According to current estimates, the law will force a reduction of about $11.7 billion in fiscal 1986 spending. The Congress has yet to complete action on that budget, although the fiscal year is more than two months old. Between $4 billion and $4.5 billion would have to come from domestic discretionary programs.

This reduction would be imposed by March 1.

The House and Senate passed Gramm-Rudman-Hollings, which is named for its three Senate co-sponsors, as a rider to a bill, HJ Res 372, which lifts the national debt ceiling above $2 trillion. The sponsors are Senator Ernest F. Hollings, Democrat of South Carolina, and Senators Phil Gramm of Texas and Warren Rudman of New Hampshire, both Republicans.

After a two-month-long conference, swift Congressional passage followed a compromise early last week between House-Senate conferees and the White House over provisions dealing with cuts in the Pentagon budget.

The Republican-controlled Senate approved the bill by a 61-to-31 vote; in the Democratic-controlled House, the vote was 271 to 154.

In signing the bill, President Reagan said, "Deficit reduction is no longer simply our hope and our goal--deficit reduction is now the law."

Mr. Reagan acknowledged, however, that the bill raises "serious constitutional questions" because several of its provisions may breach the separation-of-powers doctrine--for example, by authorizing the President to unilaterally cut spending, despite the Congress's explicit authority to raise and spend money.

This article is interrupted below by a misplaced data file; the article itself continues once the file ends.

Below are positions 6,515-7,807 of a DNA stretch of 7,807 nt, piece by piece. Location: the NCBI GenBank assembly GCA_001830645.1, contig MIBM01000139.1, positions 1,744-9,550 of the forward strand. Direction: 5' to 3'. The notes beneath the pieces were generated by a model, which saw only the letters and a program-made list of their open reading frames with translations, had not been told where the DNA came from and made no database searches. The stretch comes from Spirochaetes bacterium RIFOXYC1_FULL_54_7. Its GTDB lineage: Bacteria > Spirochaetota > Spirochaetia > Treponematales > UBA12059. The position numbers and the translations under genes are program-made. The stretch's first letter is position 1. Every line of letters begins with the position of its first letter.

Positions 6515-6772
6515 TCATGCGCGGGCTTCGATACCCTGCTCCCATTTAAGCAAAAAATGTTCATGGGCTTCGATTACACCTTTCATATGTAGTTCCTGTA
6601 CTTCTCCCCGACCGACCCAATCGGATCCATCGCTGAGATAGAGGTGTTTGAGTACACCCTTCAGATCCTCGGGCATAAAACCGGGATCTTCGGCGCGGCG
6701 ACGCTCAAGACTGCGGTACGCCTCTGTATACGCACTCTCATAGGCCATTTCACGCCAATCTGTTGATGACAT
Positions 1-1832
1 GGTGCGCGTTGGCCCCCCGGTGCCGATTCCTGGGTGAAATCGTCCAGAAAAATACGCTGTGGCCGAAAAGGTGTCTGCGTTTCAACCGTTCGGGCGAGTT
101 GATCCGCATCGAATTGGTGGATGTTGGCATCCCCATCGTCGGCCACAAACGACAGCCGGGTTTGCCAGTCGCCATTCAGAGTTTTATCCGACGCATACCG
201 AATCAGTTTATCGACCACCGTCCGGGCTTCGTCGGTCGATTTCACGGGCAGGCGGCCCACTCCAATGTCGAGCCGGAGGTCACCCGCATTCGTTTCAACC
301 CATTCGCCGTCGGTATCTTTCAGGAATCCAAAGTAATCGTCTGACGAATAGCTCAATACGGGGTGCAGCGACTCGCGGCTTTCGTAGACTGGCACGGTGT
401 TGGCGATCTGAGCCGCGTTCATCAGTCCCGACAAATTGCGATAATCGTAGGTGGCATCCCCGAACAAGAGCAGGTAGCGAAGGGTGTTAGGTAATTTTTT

The issue that had originally deep concern among educators--the bill's impact on "forward-funded" programs such as education, which spend most of their appropriations in the following fiscal year--was settled a few weeks ago.

One Concern Allayed

Education lobbyists had feared that to achieve significant savings in outlays--what is actually spent--in the first year of budget cuts, disproportionate reductions would have to be made in the programs' budget authority--what they are permitted to spend.

But Congressional and Administration budget analysts have allayed that concern, saying that the bill now requires across-the-board cuts in both budget authority and outlays, resulting in the same percentage reduction for forward-funded programs as for others.

Reconciliation Bill

Meanwhile, as the 99th Congress moved to finish all of its necessary business before adjourning its first session, House-Senate conferees were reported unlikely to complete work this year on a separate omnibus deficit-reduction bill requiring mandatory Medicare coverage for school-district and other public employees.

The omnibus debt-reduction legislation remained stalled in a House-Senate conference committee last week, and aides predicted the Congress would not complete final action on it until February or March 1986--if at all.

The House and Senate have passed separate versions of the bill. President Reagan has threatened to veto the final version if it imposes a permanent 16-cent cigarette tax; the levy had been scheduled to revert to 8 cents, but the Congress approved a temporary extension this fall.

The House and Senate bills have different provisions for mandatory Medicare coverage for public employees and also contain different ways to cut $800 million from the Guaranteed Student Loan program over the next three years.